A flourishing downtown area captures the spirit of West Point. The town’s historic buildings, old-fashioned Main Street and beautiful, wooded parks are the heart of civic pride. Add a giving, can-do community attitude and a strong sense of togetherness, and it’s little wonder West Point has twice been named in Norman Crampton’s 100 Best Small Towns in America. What more could you ask for in a retirement community?

Activities in West Point focus on getting out and enjoying the town. An abandoned railroad converted to a walking trail, The Kitty Bryan Dill Memorial Parkway joins five city parks along its route. Picnic areas, arbors, gazebos and a windmill dot its path.

The usually serene grounds of Sallie Kate Winters Park swell with 30,000 visitors for the Prairie Arts Festival – repeatedly listed as one of the top 20 events in the Southeast. Shoppers arrive early to browse the wares of over 600 vendors.And if you feel like spending more than a day with Mother Nature, head to Town Creek Recreation Area, stake out a camping site along the Tombigbee River, then take off on the hiking and biking trails.

Golfers will rejoice when they approach the first tee of Old Waverly and its beautiful residential community, listed by Golf Digest as one of America’s 100 greatest golf courses. Bob Cupp and Jerry Pate incorporated the natural beauty of the local rolling hills when designing the course; it’s not unusual to find a deer grazing near your lie.

For a fascinating look at local history, visit Waverley Mansion. Waverley was built in 1852 and served as home to the original builder’s family until the last descendent died in 1913. The mansion sat vacant for nearly 50 years before it was purchased and completely restored by a local couple. Today, it’s hard to believe this opulent tour home was once an abandoned ruin. With its unique octagonal cupola and striking, free-standing twin staircases, Waverley is an outstanding example of antebellum architecture.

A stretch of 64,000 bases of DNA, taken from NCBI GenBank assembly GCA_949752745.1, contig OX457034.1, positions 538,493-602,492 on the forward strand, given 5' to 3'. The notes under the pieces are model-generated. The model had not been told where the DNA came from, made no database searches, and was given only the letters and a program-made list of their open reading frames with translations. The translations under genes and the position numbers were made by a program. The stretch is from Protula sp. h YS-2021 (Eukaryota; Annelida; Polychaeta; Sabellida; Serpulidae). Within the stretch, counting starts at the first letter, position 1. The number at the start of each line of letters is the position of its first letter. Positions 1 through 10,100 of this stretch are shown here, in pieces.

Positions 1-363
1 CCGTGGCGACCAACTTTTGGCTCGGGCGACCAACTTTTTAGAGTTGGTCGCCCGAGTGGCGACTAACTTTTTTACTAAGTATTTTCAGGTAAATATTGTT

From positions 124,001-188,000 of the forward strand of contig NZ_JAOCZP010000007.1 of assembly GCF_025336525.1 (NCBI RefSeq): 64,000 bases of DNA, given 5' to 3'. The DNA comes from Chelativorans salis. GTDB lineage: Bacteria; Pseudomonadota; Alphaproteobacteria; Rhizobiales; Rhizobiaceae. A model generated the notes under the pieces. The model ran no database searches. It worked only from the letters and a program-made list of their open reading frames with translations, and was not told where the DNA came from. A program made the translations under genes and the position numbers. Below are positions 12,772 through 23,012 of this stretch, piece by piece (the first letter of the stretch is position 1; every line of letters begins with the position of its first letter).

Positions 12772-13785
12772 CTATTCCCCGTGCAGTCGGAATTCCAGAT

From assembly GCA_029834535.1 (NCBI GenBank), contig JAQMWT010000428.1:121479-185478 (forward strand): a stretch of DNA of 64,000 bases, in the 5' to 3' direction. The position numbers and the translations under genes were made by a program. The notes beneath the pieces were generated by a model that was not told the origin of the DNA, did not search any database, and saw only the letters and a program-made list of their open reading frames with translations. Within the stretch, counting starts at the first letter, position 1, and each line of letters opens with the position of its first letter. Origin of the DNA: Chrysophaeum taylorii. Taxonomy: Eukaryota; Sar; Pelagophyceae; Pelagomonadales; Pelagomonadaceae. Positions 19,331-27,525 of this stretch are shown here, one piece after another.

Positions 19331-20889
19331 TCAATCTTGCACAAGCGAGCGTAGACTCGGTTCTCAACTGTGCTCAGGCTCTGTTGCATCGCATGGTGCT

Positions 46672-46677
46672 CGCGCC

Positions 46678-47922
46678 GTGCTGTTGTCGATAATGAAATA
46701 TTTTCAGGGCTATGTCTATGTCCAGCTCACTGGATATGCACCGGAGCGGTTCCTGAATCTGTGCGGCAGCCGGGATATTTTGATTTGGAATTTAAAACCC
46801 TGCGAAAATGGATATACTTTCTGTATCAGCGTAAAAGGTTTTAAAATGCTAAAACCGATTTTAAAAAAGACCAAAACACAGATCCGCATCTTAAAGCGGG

Read what people like yourself have to say about West Point as a retirement community:

Dr. Bill East and his wife Mary describe West Point, their home of two years, as both “the smallest place we’ve ever lived” and “a community that has it all.”

Mississippi Living: What made you choose West Point?

The Easts: Our children and grandchildren had relocated from Meridian to West Point, so when it was time for us to retire, we decided to join them here.

Mississippi Living: How are you involved in the community?

The Easts: We volunteer with Golden Triangle Crime Stoppers. As members of the Clay County Genealogical Society, we’re helping research a book on veterans from Clay County. Bill is head of the Clay County Chapter of the American Red Cross.

Mississippi Living: What are some of the qualities you like the most about West Point?

The Easts: West Point is a lovely, clean, patriotic town. There’s a real can-do spirit here – everyone who in the community seems to genuinely be interested and involved in the community. The residential properties are very well maintained, the downtown park system is a focal point and neighbors are always ready to help each other out. There’s excellent police visibility here, so we always feel safe. People of all ages know each other, from retired folks to young families with small children. You could honestly compare West Point to Mayberry, USA.